The Group Managing Director of the Nigerian National Petroleum Corporation, Maikanti Baru, on Tuesday, reeled out the over $8bn worth of deals currently being handled and pursued by the NNPC since the beginning of 2019, as he faces retirement in a couple of days.
Baru is due for retirement on July 7 this year, as he would have attained the mandatory civil service retirement age of 60.
The NNPC boss, who delivered the keynote address at the official opening of the 2019 Nigeria Oil and Gas conference in Abuja, stated that the oil firm was involved in financing deals and had signed Memorandum of Understanding worth several billions of dollars since 2019.
He said, “This year, we have significantly progressed new third- party financings for the NNPC/SPDC JV (Shell Petroleum Development Company Joint Venture) and NNPC/MPNU JV (Mobil Producing Nigeria Unlimited). Both transactions were substantially over-subscribed.
“NNPC/SPDC Santolina III Project has an estimated cost of circa $500m and NNPC/MPN Satellite Field Development II Project has an estimated cost of $1.3bn (NNPC to raise circa $700m in third-party financing).”
Baru added, “Furthermore, we have initiated third-party financing for the NNPC/NAOC (Nigeria Agip Oil Company) Okpai II Independent Power Plant project, with estimated cost of circa $658.42m and the NNPC/TEPNG (Total Exploration and Production Nigeria) Ikike development project, with estimated cost of circa $473.4m to be funded through prepayment for gas by NLNG. The price balance is to flow to the Federation Account.”
He said the corporation had successfully initiated the Memorandum of Understanding (framework agreement) between NNPC and the Nigeria Liquified Natural Gas company for the provision of about $2.5bn funding for NNPC’s portion of cash call payable on upstream gas supply projects for SPDC, TEPNG and NAOC JVs.
Baru added that the NNPC had also initiated negotiations for the Financing and Technical Services Agreements for identified Nigeria Petroleum Development Company assets – OMLs 13, 65 and 111.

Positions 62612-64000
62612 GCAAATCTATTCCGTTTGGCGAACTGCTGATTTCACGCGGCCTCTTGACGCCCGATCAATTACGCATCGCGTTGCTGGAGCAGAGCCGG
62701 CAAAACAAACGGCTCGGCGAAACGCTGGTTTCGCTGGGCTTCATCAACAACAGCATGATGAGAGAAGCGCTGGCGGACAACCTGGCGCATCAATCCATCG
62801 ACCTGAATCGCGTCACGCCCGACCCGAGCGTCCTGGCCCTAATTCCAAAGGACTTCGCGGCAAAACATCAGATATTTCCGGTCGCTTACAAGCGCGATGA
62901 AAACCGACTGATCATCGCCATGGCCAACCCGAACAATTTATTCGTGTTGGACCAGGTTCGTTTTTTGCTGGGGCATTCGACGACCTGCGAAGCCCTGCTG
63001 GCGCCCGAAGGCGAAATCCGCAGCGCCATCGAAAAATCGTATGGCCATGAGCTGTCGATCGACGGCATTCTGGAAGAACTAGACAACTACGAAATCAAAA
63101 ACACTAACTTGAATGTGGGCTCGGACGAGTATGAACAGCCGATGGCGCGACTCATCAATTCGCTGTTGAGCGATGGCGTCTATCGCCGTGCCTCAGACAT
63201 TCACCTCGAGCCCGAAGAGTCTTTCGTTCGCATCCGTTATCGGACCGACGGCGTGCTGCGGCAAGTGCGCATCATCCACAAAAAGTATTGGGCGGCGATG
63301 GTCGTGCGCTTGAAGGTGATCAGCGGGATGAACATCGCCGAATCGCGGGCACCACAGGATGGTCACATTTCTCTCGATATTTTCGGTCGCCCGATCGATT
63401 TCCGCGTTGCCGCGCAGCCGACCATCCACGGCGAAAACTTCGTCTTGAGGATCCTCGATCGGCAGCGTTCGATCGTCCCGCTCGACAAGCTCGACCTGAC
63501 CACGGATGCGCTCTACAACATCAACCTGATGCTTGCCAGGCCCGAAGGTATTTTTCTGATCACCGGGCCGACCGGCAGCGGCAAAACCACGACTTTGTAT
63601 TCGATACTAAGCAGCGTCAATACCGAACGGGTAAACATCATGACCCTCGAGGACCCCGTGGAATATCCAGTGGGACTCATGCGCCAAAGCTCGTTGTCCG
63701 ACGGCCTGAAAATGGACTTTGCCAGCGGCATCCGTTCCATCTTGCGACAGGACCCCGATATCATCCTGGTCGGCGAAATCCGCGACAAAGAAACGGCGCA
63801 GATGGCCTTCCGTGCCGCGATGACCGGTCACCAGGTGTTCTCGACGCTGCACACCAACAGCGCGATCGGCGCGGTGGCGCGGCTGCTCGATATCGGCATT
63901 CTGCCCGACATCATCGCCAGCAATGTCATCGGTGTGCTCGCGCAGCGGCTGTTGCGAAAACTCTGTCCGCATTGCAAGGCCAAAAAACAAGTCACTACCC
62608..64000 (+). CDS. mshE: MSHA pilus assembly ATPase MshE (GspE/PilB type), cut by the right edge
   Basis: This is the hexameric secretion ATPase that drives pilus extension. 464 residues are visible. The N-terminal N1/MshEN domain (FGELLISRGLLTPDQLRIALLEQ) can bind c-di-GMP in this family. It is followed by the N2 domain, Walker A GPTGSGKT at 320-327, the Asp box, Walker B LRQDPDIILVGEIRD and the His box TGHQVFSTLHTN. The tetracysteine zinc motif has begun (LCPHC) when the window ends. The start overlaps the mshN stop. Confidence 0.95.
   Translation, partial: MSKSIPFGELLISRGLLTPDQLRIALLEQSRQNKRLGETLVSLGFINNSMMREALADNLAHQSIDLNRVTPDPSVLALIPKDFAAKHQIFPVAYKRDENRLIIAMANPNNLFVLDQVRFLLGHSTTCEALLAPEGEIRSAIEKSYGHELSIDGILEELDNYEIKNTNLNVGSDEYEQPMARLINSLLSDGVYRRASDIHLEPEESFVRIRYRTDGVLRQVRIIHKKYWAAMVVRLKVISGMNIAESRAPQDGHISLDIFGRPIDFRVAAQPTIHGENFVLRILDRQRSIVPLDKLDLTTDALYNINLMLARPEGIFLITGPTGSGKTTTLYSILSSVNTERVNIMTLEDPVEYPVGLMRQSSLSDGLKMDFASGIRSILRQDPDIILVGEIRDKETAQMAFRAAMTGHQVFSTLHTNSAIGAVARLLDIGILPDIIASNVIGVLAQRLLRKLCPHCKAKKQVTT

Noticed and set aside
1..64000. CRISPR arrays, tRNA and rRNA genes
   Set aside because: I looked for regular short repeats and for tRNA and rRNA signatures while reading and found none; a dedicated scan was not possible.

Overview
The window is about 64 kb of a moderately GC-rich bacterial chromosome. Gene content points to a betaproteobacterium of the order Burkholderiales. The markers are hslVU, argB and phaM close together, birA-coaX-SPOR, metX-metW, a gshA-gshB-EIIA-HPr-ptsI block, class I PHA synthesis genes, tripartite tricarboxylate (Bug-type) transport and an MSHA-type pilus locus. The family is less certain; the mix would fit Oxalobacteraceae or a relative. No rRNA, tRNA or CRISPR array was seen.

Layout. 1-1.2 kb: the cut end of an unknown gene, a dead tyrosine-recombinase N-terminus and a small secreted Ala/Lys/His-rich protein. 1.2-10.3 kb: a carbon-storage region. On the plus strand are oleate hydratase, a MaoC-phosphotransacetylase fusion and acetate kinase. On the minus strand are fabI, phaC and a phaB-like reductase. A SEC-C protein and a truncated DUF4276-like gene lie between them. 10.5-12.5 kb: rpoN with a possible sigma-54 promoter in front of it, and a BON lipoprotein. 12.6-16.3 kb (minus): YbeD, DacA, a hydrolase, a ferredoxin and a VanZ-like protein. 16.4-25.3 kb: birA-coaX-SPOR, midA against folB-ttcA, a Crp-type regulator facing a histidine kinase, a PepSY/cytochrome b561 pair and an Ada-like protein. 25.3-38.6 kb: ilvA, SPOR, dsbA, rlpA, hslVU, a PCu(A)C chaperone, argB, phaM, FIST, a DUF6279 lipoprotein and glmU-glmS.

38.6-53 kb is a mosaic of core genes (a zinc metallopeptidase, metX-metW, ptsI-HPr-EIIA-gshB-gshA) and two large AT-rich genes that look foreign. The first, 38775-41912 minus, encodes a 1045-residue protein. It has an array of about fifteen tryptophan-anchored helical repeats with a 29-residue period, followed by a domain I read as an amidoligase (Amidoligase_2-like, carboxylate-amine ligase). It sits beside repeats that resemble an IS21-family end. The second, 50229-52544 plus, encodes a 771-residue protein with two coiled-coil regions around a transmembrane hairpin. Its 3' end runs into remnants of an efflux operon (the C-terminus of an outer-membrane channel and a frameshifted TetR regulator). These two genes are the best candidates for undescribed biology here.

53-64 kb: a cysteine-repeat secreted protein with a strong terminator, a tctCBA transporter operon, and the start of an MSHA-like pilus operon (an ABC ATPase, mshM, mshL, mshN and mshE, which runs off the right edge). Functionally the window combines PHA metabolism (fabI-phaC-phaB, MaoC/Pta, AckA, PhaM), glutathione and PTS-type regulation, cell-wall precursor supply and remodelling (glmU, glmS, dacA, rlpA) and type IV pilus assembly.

He said, “As you may be aware, NPDC currently contributes about eight per cent of current national daily production. Further developments from these assets and NPDC JV assets are expected to move NPDC to over 300 barrels per day equity.
“We have progressed negotiations with EPC contractors and potential Chinese lenders on the third-party financing for the Ajaokuta-Kaduna-Kano Gas Pipeline Project of $2.89bn.”
He noted that the NNPC had also been active in the frontier basins as exploratory activities progressed from seismic data acquisition, processing and interpretation to the drilling of the Kolmani River-2 well in the Benue Trough.
Baru stated that between 2015 and 2017, the corporation was involved in various project financings of over $3bn in new investment capital.
He said, “These include the $1.2bn multi-year drilling financing package from 2015 to 2018 for 23 onshore and 13 offshore wells on OMLs 49; 90 and 95 under the NNPC/Chevron JV, termed, Project Cheetah; NNPC/SPDC JV ($1bn) – Project Santolina; NNPC/CNL JV ($780m) – Project Falcon; NNPC/First E and P JV; and Schlumberger ($700m).”
The NNPC boss, however, noted that promoting investment required stability in the regulatory framework, clarity in terms of fiscal direction and reforms, access to capital and more importantly, effective and efficient deployment of both capital and human resources.
He also told participants at the conference that Nigeria held about 2.2 per cent of global oil reserves.
Baru explained that the country’s crude oil reserves had grown steadily from about 22 billion barrels in 1999 to 37.5 billion barrels in 2018.
“Nigeria is home to the second largest crude oil reserves in Africa after Libya. Our crude oil production currently hovers around 2.2-2.3 million bocpd. This was bolstered by the coming onstream of the Egina Field in December 2018 and which has currently ramped up to 200,000bopd,” he stated.
On the gas side, he said Nigeria had the 9th largest gas reserves in the world with gas reserves of 201 trillion cubic feet and upside potential of about of 600Tcf.
He added, “It is also significant to state that out of about $194bn surge in the capital expenditure coming into upcoming oil and gas developments on the African continent from 2018 to 2025, Nigeria today accounts for $48.04bn (over 24.8 per cent) with other African countries sharing the rest.”
Baru stated that to encourage the existing players in the industry, particularly the traditional JV partners, NNPC undertook to settle all outstanding cash call arrears amounting to $5bn in 2015.
“Till date, we have defrayed over $2bn. All these efforts are geared towards sustaining investment and renewing investor confidence,” he said.